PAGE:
IE 11 is not supported. For an optimal experience visit our site on another browser.

Windows XP fans don’t want it to XPire

A petition to “Save Windows XP” has drawn more than 111,000 supporters — and continued shots across the Microsoft XP vs. Vista bow, a battle that began with Vista’s release last year.
InfoWorld launched a "Save XP" campaign to keep the Microsoft Windows operating system on most new computers that are made or sold after June

A petition to “Save Windows XP” has drawn more than 111,000 supporters — and continued shots across the Microsoft XP vs. Vista bow, a battle that began with Vista’s release last year.

The operating system succeeded XP, which came on the market in October 2001. Despite Vista’s much-improved security measures, it has met with criticism and some reluctance by consumers and businesses that don’t want to make the switch. ( is a joint venture of Microsoft and NBC Universal.)

Among the concerns about Vista are the amount of computer memory and space it requires, its seemingly slower speed and frustration over the fact that third-party drivers for some printers and other devices are still not available from the companies that make those devices.

InfoWorld, a publication that covers the information technology industry, launched a “Save Windows XP” petition drive in January. Microsoft originally planned to stop selling XP to retailers and computer manufacturers at the end of 2007, but extended that deadline to this June 30.

The company will continue to provide mainstream tech support for XP users until April 2009, and will provide “extended” tech support for patches and security updates through April 2014.

XP also will be available for sale until Jan. 31, 2009, by “system builders,” small businesses that custom-build “white box,” or generic, PCs.

Galen Gruman, executive editor of InfoWorld, said the petition drive was partly the result of his talks over the past year with companies’ chief technology officers and IT managers. Most were unenthusiastic about moving from XP to Vista, and found “no compelling reason” to do so, he said.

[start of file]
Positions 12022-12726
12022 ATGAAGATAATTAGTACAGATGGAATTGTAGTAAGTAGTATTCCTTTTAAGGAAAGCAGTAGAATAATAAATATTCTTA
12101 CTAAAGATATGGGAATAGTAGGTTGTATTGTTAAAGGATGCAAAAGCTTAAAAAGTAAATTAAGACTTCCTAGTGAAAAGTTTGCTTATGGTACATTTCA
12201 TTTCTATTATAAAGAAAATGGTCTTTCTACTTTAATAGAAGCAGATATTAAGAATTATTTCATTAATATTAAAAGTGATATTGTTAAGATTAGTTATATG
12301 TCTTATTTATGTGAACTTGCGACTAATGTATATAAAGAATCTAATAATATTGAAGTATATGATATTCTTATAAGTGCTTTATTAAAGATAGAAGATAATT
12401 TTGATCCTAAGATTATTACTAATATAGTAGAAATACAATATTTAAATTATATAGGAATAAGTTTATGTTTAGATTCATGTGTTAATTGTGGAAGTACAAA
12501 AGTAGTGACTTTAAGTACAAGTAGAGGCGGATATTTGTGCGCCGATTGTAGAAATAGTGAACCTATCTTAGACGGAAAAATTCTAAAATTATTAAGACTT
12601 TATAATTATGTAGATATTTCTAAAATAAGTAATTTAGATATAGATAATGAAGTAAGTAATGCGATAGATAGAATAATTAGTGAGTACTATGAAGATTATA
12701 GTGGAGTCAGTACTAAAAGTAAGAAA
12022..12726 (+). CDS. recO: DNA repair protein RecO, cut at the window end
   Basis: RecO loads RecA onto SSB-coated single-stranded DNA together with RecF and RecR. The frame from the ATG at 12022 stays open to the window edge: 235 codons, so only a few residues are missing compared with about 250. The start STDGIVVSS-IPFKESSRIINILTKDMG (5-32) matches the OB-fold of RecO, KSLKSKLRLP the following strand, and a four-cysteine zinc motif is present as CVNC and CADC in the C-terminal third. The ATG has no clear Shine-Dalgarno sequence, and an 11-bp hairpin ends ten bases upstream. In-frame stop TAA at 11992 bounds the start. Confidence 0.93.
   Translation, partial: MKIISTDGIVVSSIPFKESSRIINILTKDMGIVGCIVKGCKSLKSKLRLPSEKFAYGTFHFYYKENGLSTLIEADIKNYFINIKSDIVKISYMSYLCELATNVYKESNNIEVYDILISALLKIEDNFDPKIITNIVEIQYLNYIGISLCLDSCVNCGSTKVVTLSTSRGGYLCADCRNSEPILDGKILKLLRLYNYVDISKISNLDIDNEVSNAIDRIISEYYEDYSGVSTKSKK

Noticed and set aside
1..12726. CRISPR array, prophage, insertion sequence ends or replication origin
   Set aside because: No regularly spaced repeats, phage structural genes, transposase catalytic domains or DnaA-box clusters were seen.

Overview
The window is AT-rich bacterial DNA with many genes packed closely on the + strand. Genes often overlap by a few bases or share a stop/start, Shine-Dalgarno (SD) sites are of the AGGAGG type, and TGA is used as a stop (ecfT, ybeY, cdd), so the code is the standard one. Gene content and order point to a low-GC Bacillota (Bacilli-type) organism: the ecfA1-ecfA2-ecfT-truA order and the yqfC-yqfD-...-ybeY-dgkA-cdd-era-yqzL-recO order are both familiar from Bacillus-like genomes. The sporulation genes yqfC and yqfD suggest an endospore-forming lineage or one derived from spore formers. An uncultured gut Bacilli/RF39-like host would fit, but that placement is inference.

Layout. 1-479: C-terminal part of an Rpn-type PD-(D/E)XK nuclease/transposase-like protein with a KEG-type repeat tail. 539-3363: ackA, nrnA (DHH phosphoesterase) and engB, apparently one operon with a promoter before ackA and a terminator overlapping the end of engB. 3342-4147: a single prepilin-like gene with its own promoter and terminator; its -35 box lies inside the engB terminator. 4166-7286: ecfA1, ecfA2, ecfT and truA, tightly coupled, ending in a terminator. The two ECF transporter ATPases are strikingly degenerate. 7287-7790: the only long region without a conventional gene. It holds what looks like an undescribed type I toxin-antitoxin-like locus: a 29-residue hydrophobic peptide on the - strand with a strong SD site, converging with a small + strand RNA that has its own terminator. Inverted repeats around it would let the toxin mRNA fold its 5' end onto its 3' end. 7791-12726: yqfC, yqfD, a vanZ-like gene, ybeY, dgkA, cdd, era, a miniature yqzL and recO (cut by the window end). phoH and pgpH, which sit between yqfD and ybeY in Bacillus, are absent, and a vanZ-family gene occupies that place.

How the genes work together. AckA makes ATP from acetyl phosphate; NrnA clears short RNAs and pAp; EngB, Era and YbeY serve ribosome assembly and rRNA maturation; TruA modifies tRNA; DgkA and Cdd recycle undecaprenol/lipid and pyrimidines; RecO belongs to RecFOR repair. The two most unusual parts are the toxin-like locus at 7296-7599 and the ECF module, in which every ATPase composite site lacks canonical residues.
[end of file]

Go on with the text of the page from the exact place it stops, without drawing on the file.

“We kept hearing, ‘We don’t really want to do it; we don’t really see the benefit; we don’t really want to spend the money on new hardware to run the stuff and train our staff on a new interface.’”

‘Deep anxiety’ about Vista
In a recent article about the “Save XP” drive, Gruman wrote that “in Vista’s first year, InfoWorld detected a deep anxiety over Vista among technologists and consumers alike. … We have not criticized Microsoft’s XP support plans. We have criticized Microsoft for ending the availability of XP on new machines past the June 30 end-of-sales date. ... It does you no good to have XP support if you can’t get XP on a new system.”

Microsoft representatives have “declined to meet with us at this point,” Gruman said in an interview.

Kevin Kutz, senior director for the company’s Windows product management group, said in a statement that Microsoft is aware of the petition drive.

The company, he said, continues “to be guided by feedback we hear from partners and customers about what makes sense based on their needs. That’s what informed our decision to extend the availability of XP initially, and what will continue to guide us.”

In May 2007, XP had 82.25 percent of the OS market — and Vista, which was still a newcomer, had 3.75 percent, said Net Applications, which measures the market share of operating systems. As of last month, XP had 73.59 percent of the operating system market, and Vista had 14.02 percent.